Plus, riding my percheron is a little different altogether. It's really hard for my body to remain in a perfect position when I am already doing the splits, can't get my short legs around her barrel well, she is sway backed and has a very animated gait....lol. Maybe I should have the trainers ride her first to see what I'm talking about....lol.
I had a western certified instructor give some lessons several years back whilst I was riding english. She didn't pretend to know more than what she was capable but I learned a lot and I really liked how she was relaxed not like the instructors I was used to as a child. She stopped teaching and I tried a certified english and western instructor and she taught me even more than my previous coach but I still benefited from my first coach. You can always learn a little something from different people. And to that I'm grateful.
I would say if your coach isn't helping you progress and you're getting confused then you need to try someone else. I know its hard to try a new coach but you're paying them to learn and when you stop learning you need to try someone else. If you do a lot of trail riding then a coach that goes out on the trails with you may be more helpful to you. Happy riding!
Good riding position is good riding position. Any instructor of any discipline should be able to teach you to ride in a more secure and effective manner. I can't say if your actual instructor is good or not, but I don't think that English vs Western background and experience is relevant when considering the goals that you have, which do not sound discipline specific.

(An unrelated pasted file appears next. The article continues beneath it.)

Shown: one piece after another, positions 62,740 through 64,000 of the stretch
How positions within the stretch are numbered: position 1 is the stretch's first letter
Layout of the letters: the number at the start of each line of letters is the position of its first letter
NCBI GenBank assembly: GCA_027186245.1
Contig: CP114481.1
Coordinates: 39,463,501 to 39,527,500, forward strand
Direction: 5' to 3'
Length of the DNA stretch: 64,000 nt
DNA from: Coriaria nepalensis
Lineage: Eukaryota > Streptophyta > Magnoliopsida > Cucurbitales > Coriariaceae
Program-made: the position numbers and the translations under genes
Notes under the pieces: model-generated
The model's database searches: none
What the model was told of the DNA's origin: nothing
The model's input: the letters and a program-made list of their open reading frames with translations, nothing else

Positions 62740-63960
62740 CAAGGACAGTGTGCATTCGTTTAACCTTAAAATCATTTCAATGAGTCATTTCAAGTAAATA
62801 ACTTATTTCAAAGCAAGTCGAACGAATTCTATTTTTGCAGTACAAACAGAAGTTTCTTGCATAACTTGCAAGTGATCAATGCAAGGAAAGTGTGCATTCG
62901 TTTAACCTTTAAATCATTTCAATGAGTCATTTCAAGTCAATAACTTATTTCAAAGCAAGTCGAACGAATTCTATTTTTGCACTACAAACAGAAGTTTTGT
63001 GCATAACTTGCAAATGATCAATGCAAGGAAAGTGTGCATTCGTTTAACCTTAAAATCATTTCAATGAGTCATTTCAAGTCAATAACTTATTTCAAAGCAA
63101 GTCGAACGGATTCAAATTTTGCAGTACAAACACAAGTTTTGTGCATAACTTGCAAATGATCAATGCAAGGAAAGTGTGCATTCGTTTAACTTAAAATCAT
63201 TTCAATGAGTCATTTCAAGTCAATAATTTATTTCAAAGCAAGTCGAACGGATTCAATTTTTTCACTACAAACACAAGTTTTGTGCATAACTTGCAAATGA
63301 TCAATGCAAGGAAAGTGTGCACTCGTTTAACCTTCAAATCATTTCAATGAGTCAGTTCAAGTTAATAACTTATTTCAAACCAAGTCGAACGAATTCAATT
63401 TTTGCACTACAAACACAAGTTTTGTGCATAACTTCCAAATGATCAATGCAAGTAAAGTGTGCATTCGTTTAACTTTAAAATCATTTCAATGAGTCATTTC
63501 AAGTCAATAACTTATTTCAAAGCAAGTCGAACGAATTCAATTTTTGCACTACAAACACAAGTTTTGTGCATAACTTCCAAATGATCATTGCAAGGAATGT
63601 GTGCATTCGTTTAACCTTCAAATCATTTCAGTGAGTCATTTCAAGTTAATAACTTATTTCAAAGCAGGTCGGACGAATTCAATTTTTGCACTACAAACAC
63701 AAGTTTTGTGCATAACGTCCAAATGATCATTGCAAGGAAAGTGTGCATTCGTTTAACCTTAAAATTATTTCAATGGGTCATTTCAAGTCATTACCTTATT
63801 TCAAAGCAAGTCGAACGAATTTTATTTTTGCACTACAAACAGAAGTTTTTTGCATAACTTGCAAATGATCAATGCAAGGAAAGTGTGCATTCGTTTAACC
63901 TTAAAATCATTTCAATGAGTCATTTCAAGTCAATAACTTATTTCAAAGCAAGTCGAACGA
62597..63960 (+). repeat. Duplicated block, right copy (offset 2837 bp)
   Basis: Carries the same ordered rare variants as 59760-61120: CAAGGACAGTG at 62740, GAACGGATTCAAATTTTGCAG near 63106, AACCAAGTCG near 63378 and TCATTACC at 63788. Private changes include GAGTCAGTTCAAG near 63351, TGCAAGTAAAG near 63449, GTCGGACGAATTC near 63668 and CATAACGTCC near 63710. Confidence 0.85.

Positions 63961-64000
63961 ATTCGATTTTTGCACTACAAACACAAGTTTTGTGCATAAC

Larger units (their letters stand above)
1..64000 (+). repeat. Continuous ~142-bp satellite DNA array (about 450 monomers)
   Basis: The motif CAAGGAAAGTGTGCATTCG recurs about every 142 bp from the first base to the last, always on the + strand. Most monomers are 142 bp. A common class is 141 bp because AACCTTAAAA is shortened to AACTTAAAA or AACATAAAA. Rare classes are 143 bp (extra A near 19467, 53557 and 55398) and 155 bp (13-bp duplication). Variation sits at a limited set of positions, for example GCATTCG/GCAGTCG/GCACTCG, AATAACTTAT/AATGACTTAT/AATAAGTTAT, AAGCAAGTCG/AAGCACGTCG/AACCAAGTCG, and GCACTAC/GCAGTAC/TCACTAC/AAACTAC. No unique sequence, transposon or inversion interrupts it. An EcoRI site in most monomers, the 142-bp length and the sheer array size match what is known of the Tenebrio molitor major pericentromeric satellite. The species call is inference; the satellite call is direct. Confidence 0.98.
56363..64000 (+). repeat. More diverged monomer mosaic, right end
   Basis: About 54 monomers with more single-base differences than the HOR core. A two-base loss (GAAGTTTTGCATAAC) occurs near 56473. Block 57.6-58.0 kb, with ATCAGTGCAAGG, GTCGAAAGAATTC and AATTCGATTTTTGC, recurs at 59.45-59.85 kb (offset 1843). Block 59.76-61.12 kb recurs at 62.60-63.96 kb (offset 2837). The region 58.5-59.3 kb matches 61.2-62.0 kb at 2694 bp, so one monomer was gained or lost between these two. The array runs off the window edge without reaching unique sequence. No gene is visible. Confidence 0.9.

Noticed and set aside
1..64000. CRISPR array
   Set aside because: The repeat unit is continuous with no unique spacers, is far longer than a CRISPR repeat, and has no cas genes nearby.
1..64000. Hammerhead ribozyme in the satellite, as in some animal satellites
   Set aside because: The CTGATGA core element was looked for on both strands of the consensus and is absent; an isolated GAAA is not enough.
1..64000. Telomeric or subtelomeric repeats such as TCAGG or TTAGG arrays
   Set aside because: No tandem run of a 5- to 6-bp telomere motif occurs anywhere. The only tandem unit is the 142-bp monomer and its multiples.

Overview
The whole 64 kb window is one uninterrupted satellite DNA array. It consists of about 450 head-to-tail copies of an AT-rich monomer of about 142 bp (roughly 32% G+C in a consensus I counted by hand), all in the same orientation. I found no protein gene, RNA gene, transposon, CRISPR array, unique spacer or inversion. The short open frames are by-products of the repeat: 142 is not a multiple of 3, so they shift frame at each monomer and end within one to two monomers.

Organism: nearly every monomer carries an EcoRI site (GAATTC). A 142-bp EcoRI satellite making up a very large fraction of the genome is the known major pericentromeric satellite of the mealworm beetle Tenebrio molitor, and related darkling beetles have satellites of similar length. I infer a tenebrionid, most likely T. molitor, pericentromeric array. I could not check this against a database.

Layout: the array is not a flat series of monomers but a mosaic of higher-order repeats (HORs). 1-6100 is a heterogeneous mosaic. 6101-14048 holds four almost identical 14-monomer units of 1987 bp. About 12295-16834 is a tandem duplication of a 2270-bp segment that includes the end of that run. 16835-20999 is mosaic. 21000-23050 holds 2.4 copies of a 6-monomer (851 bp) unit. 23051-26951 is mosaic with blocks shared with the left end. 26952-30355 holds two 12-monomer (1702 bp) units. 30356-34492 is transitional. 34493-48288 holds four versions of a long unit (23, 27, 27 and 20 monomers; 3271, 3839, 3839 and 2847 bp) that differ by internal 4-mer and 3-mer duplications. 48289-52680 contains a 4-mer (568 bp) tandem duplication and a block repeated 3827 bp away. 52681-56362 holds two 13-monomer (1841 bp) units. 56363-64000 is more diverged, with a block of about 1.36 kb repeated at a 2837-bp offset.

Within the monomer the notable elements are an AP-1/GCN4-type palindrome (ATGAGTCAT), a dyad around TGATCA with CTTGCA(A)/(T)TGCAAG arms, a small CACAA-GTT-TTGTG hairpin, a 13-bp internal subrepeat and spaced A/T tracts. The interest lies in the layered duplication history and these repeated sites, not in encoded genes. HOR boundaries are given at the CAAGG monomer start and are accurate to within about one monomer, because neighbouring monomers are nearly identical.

I must say, I have become very discouraged. While I understand that riding is not just sitting on a horse, I think it is way to complicated for me now.....jiggle this rein on the inside, while you tap with your foot on the outside, no wait.....change sides now because the horse is going the other way, no, back to the original way, and tap faster because she is not hearing you. At the same time put your reins here on the neck to walk, no wait trot so open the reins off the neck, but wait your pelvis is moving wrong.
There are too many things going on all at once for me....and then there are my poor horses! They have only learned some simple leg pressure and cues from me. I think they are beginning to think I lost my mind and am having a seizure while on top of them with all the things being asked of me, just to ride them around the arena at the walk/trot.
I'm going to always try to learn and ride my best for my horse and their comfort. However, I don't think I will ever ride like real riders! I feel like it may be too difficult for me to retain so many things all at once. God Speed to all of you who DO do all of this.:oops: